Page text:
The morning news
MetadataShow full item record
CTA. 2002. The morning news. Spore 99. CTA, Wageningen, The Netherlands.
Permanent link to cite or share this item: http://hdl.handle.net/10568/47555
External link to download this item: http://spore.cta.int/images/stories/pdf/old/spore99.pdf
Do you want everyone in your organisation to be up-to-date on the latest agricultural news? See if you can adapt this simple but smart practice developed over the last fifteen months by the Office of Information and Communication section of Fiji s...
Do you want everyone in your organisation to be up-to-date on the latest agricultural news? See if you can adapt this simple but smart practice developed over the last fifteen months by the Office of Information and Communication section of Fiji s ministry of agriculture. For more than a year, four members of staff writers and designers have come into work an hour early, at 7 am, spending their first 60 minutes reading the newspapers and making one. First they cull stories from all four national morning papers published in their nation s capital. On a typical day (the picture shows an issue from mid-February) there were eight such stories, including support from northern province farmers for reorganising the sugar board; a probe by US health authorities into alleged liver failure caused by consuming kava (a major Fijian export); reports of misused agricultural project funds; a failure in fertiliser quality tests, plus listings of that evening s rural radio programmes in Fijian and in Hindi. They write up summaries of these stories, adding some proverbs, quotations and photos. Then, using their desk-top publishing set up, they produce and print a newssheet of 2 or 4 pages, delivering it at 8am to all departments in headquarters, and slipping into the morning s internal post to out-stations and extension staff.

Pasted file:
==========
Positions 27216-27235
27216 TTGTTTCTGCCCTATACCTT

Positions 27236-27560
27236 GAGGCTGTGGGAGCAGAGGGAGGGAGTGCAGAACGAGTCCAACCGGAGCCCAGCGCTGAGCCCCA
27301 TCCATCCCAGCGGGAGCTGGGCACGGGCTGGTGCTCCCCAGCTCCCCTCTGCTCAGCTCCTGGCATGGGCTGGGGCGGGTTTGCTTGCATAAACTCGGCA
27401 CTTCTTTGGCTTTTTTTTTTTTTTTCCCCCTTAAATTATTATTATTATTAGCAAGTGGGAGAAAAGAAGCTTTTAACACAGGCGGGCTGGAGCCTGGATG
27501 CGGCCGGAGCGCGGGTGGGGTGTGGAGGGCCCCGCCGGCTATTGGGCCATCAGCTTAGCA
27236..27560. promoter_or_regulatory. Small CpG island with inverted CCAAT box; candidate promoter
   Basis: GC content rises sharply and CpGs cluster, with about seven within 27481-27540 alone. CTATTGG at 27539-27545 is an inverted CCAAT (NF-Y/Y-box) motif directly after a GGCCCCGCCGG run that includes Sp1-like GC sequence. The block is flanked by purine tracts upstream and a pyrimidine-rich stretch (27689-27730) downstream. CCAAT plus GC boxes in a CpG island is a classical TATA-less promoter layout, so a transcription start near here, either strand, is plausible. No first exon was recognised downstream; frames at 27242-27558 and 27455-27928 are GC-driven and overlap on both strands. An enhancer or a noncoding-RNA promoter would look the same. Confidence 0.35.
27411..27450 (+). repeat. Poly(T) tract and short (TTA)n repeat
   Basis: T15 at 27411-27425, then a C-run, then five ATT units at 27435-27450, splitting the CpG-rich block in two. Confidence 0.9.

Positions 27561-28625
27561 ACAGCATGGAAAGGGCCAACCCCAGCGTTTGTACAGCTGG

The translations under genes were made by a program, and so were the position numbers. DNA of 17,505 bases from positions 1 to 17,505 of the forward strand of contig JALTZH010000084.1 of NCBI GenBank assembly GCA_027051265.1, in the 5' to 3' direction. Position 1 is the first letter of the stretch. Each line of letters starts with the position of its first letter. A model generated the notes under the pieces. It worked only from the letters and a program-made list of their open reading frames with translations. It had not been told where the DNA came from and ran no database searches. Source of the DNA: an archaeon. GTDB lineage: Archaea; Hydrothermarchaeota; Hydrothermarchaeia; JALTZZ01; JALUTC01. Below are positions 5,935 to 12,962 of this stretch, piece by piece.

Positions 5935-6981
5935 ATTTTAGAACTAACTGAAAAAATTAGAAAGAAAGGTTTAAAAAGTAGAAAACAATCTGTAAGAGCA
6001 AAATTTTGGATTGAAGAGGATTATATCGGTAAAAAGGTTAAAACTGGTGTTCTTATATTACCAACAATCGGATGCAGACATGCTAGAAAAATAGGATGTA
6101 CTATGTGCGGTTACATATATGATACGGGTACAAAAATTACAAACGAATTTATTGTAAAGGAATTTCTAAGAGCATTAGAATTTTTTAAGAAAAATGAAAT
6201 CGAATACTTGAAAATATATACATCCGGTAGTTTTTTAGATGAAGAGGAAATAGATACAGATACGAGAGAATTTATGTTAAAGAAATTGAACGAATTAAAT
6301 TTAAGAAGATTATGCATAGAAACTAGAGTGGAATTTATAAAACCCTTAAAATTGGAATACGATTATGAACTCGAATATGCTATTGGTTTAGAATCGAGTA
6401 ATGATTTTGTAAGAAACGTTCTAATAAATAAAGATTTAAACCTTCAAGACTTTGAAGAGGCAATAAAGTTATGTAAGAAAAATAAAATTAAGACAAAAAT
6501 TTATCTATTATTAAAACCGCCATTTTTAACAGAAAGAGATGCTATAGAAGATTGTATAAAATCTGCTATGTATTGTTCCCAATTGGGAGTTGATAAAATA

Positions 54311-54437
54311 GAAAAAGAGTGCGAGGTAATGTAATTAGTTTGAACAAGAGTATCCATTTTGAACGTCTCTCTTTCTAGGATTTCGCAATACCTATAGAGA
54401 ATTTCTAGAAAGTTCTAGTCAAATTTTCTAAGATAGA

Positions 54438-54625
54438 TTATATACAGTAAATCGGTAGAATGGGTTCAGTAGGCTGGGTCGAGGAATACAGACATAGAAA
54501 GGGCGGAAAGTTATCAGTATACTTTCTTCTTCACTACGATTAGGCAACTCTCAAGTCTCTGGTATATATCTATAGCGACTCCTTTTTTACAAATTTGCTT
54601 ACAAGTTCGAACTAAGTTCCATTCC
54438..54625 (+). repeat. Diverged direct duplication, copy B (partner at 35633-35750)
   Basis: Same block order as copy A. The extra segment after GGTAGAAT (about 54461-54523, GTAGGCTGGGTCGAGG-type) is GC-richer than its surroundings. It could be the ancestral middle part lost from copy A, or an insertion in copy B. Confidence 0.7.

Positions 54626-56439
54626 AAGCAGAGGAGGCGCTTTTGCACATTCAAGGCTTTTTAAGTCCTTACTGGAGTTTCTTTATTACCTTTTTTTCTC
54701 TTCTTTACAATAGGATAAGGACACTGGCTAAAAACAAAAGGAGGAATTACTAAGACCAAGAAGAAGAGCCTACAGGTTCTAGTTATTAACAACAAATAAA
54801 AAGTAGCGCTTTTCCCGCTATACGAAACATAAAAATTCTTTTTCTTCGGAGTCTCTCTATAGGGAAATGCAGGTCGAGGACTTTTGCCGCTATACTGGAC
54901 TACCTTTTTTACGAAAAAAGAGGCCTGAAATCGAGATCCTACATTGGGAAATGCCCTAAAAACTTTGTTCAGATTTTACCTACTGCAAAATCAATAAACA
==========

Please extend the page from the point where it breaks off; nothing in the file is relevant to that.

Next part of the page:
- CTA Spore (English)